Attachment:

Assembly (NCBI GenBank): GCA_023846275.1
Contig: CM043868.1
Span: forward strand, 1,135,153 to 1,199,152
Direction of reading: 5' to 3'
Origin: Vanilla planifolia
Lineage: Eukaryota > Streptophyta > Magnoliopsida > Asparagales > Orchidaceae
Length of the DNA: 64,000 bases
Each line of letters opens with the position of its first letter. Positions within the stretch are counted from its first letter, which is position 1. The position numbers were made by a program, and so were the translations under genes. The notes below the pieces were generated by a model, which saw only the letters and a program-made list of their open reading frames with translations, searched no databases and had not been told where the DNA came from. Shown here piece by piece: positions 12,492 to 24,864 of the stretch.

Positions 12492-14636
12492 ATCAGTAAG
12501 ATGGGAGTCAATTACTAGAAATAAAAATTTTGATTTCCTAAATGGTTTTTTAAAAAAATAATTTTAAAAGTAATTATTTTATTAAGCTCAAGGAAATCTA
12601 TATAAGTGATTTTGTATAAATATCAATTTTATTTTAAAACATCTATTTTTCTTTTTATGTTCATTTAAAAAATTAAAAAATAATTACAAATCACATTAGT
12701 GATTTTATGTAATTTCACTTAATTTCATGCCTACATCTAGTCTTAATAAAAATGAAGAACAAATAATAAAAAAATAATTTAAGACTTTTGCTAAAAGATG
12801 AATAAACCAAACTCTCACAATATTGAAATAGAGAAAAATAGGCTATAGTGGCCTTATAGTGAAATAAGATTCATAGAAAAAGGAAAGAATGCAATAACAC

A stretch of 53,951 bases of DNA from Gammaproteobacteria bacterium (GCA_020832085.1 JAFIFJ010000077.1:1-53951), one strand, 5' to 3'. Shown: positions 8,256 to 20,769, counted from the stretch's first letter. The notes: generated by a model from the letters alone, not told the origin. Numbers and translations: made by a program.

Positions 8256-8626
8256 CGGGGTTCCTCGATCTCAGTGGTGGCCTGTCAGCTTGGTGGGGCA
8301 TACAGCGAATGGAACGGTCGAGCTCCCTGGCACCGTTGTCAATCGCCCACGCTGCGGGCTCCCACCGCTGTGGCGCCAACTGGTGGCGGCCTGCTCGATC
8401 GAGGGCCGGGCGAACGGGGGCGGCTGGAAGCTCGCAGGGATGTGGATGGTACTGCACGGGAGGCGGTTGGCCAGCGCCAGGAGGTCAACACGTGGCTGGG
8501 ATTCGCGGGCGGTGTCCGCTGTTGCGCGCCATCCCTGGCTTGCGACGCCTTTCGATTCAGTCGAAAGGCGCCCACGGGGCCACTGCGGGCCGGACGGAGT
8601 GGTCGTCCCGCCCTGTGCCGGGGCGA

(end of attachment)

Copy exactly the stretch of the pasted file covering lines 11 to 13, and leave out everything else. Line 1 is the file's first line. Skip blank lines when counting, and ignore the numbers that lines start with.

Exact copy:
12501 ATGGGAGTCAATTACTAGAAATAAAAATTTTGATTTCCTAAATGGTTTTTTAAAAAAATAATTTTAAAAGTAATTATTTTATTAAGCTCAAGGAAATCTA
12601 TATAAGTGATTTTGTATAAATATCAATTTTATTTTAAAACATCTATTTTTCTTTTTATGTTCATTTAAAAAATTAAAAAATAATTACAAATCACATTAGT
12701 GATTTTATGTAATTTCACTTAATTTCATGCCTACATCTAGTCTTAATAAAAATGAAGAACAAATAATAAAAAAATAATTTAAGACTTTTGCTAAAAGATG